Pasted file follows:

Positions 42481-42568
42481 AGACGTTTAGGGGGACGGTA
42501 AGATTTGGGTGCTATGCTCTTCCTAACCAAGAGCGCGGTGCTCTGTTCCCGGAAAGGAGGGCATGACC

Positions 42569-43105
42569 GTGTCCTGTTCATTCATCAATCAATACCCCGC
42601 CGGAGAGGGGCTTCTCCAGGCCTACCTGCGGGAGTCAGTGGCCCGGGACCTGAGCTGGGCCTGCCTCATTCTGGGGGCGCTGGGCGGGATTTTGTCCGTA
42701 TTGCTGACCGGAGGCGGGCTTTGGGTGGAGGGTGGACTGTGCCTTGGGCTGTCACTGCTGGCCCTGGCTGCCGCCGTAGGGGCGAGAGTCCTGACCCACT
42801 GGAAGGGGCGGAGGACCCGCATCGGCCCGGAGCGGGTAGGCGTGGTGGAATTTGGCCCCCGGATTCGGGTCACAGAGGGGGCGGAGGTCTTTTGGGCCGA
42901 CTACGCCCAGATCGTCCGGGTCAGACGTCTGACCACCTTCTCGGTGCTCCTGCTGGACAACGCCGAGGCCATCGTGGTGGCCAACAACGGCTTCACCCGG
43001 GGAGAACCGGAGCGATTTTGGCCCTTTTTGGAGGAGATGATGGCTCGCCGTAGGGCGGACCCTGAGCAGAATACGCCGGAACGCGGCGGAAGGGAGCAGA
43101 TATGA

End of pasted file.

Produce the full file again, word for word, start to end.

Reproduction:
Positions 42481-42568
42481 AGACGTTTAGGGGGACGGTA
42501 AGATTTGGGTGCTATGCTCTTCCTAACCAAGAGCGCGGTGCTCTGTTCCCGGAAAGGAGGGCATGACC

Positions 42569-43105
42569 GTGTCCTGTTCATTCATCAATCAATACCCCGC
42601 CGGAGAGGGGCTTCTCCAGGCCTACCTGCGGGAGTCAGTGGCCCGGGACCTGAGCTGGGCCTGCCTCATTCTGGGGGCGCTGGGCGGGATTTTGTCCGTA
42701 TTGCTGACCGGAGGCGGGCTTTGGGTGGAGGGTGGACTGTGCCTTGGGCTGTCACTGCTGGCCCTGGCTGCCGCCGTAGGGGCGAGAGTCCTGACCCACT
42801 GGAAGGGGCGGAGGACCCGCATCGGCCCGGAGCGGGTAGGCGTGGTGGAATTTGGCCCCCGGATTCGGGTCACAGAGGGGGCGGAGGTCTTTTGGGCCGA
42901 CTACGCCCAGATCGTCCGGGTCAGACGTCTGACCACCTTCTCGGTGCTCCTGCTGGACAACGCCGAGGCCATCGTGGTGGCCAACAACGGCTTCACCCGG
43001 GGAGAACCGGAGCGATTTTGGCCCTTTTTGGAGGAGATGATGGCTCGCCGTAGGGCGGACCCTGAGCAGAATACGCCGGAACGCGGCGGAAGGGAGCAGA
43101 TATGA